I have already found that the proposed reamended plaint will not put the defendants into such a position that they will be injured beyond what can be made good by costs.
In the result, I grant the plaintiff leave to reamend its plaint. The plaintiff is advised to exclude the prayer seeking the restraining of the defendants from evicting the plaintiff from the suit premises or in any way interfering with the plaintiff’s occupation thereof because the 2nd defendant is already in possession. The amended plaint should be filed and served within the next fourteen (14) days from the date hereof.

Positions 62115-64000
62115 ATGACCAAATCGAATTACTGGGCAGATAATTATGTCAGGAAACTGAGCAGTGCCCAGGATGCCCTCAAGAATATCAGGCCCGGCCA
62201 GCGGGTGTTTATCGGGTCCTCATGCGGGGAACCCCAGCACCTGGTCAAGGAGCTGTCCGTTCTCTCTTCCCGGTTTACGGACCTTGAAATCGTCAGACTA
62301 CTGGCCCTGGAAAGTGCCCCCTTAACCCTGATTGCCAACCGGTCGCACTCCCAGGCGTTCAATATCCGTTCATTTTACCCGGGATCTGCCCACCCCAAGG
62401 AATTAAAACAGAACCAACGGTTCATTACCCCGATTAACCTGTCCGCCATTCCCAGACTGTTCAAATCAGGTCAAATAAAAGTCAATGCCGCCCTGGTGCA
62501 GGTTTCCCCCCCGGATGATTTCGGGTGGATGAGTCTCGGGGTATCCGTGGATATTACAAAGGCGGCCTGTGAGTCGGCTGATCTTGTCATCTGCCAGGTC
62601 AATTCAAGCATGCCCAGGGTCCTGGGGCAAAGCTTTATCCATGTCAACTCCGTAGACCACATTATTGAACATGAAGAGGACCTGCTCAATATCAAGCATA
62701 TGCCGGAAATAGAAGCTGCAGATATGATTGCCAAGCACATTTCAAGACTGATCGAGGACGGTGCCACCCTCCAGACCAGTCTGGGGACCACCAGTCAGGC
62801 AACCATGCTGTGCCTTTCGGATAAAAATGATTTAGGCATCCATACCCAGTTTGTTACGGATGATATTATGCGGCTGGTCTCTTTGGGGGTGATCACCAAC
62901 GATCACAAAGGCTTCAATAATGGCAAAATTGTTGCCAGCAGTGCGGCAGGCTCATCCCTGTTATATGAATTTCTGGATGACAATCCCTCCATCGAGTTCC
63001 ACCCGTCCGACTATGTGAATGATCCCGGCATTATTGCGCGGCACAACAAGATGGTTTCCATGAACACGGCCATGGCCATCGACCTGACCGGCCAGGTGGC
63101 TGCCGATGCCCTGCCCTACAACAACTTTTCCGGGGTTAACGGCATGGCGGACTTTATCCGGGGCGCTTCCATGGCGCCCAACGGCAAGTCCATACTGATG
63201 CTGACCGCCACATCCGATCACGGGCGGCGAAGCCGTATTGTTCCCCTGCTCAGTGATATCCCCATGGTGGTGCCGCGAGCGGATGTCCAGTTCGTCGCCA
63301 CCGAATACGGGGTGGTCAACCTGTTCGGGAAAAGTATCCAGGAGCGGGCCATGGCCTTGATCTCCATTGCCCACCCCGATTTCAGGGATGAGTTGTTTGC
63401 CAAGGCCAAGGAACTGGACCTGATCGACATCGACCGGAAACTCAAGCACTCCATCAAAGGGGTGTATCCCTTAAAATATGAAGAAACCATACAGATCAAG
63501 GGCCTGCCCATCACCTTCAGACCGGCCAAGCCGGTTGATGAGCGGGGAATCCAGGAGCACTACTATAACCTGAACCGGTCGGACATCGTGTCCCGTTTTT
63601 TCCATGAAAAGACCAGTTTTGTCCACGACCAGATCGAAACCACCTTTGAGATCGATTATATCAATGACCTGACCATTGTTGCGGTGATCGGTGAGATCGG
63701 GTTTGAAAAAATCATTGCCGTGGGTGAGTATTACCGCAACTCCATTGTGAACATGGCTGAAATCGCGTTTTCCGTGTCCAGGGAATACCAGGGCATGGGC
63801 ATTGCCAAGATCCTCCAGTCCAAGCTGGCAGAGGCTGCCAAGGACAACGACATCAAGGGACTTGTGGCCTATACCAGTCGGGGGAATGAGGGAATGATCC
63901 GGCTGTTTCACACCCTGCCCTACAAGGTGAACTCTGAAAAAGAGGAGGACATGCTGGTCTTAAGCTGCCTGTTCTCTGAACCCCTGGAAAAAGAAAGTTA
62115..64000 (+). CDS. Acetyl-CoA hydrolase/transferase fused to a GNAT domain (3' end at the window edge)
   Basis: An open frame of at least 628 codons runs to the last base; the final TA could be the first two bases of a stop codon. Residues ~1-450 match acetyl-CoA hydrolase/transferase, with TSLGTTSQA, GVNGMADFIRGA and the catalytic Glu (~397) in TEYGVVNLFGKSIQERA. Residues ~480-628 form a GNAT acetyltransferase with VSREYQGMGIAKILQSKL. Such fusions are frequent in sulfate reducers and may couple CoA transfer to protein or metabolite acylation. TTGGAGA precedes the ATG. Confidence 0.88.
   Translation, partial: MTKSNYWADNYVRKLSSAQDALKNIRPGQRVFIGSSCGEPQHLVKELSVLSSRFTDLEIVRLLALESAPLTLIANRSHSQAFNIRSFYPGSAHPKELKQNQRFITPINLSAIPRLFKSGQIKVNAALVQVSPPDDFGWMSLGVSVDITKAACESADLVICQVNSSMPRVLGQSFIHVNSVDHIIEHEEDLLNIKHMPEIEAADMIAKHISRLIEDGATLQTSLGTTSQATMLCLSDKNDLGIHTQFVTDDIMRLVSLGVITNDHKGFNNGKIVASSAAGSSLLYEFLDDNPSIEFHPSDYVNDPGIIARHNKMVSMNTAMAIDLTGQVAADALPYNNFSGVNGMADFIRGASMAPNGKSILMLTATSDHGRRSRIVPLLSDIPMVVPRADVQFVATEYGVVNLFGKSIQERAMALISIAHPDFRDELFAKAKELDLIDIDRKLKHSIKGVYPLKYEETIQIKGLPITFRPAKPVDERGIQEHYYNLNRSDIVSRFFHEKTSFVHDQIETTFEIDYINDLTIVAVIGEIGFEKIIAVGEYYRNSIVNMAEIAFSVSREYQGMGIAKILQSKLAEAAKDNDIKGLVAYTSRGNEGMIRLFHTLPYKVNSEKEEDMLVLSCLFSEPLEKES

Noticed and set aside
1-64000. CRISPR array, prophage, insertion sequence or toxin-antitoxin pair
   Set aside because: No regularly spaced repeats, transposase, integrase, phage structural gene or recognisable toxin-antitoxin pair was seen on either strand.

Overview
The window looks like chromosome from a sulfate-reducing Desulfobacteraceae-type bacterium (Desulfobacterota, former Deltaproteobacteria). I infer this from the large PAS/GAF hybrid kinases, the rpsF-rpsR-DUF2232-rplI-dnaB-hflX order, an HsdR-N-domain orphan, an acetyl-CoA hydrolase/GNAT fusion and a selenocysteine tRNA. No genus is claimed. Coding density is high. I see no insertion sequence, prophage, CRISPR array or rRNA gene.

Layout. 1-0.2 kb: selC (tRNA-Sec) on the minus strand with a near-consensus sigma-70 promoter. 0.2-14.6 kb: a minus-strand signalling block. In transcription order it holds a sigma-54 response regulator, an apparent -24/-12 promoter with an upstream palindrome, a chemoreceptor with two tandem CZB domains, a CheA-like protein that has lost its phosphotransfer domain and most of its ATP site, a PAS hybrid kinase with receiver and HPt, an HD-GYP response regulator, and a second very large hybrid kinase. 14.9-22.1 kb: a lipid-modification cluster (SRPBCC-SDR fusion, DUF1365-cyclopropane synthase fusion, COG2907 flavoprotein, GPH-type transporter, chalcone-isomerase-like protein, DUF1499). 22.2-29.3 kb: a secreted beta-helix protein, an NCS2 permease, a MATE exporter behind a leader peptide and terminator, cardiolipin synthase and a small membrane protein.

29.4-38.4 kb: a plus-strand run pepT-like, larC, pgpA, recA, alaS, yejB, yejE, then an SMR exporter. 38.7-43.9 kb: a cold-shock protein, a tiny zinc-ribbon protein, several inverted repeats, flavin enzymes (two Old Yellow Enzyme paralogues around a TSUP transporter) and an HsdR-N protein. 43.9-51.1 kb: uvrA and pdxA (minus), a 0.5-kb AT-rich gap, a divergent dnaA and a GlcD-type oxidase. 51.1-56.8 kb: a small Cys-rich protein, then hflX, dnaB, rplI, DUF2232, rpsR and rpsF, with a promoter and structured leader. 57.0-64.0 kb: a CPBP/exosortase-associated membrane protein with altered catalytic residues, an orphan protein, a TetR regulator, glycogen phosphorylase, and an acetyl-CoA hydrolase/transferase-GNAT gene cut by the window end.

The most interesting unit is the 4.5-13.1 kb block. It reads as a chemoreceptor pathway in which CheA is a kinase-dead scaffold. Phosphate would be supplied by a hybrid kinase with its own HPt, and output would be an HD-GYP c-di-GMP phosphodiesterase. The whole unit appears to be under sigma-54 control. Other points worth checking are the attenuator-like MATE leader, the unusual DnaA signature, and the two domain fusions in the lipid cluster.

The defendants have leave to file and serve their amended defences if necessary within fourteen (14) days of service of the reamended plaint. The plaintiff shall pay the costs of the application in any event. It is so ordered.
DATED AND SIGNED AT NAIROBI THIS 11th DAY OF DECEMBER, 2007.
DATED AND DELIVERED AT NAIROBI THIS 13th DAY OF DECEMBER, 2007.
M. A. WARSAME
Read in the presence of:-
Mr. Sagana for the 1st respondent and also holding brief for Issa for 2nd respondent. Mr. Omwenga for the plaintiff in open court.
M. A. WARSAME